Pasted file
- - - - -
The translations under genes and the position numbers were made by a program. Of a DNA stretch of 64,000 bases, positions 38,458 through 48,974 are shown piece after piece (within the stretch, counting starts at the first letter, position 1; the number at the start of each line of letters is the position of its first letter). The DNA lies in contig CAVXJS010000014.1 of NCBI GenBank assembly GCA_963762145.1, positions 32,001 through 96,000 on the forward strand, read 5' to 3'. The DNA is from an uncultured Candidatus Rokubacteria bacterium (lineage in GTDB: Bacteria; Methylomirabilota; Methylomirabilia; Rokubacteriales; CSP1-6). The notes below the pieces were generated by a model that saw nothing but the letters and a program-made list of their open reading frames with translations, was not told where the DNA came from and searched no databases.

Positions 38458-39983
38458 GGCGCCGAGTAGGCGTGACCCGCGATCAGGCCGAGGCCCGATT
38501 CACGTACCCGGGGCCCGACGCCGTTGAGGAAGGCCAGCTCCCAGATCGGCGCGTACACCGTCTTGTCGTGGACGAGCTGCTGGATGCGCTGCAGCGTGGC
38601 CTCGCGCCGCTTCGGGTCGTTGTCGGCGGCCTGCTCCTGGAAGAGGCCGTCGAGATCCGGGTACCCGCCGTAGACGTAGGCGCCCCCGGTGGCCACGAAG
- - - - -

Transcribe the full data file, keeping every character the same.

The translations under genes and the position numbers were made by a program. Of a DNA stretch of 64,000 bases, positions 38,458 through 48,974 are shown piece after piece (within the stretch, counting starts at the first letter, position 1; the number at the start of each line of letters is the position of its first letter). The DNA lies in contig CAVXJS010000014.1 of NCBI GenBank assembly GCA_963762145.1, positions 32,001 through 96,000 on the forward strand, read 5' to 3'. The DNA is from an uncultured Candidatus Rokubacteria bacterium (lineage in GTDB: Bacteria; Methylomirabilota; Methylomirabilia; Rokubacteriales; CSP1-6). The notes below the pieces were generated by a model that saw nothing but the letters and a program-made list of their open reading frames with translations, was not told where the DNA came from and searched no databases.

Positions 38458-39983
38458 GGCGCCGAGTAGGCGTGACCCGCGATCAGGCCGAGGCCCGATT
38501 CACGTACCCGGGGCCCGACGCCGTTGAGGAAGGCCAGCTCCCAGATCGGCGCGTACACCGTCTTGTCGTGGACGAGCTGCTGGATGCGCTGCAGCGTGGC
38601 CTCGCGCCGCTTCGGGTCGTTGTCGGCGGCCTGCTCCTGGAAGAGGCCGTCGAGATCCGGGTACCCGCCGTAGACGTAGGCGCCCCCGGTGGCCACGAAG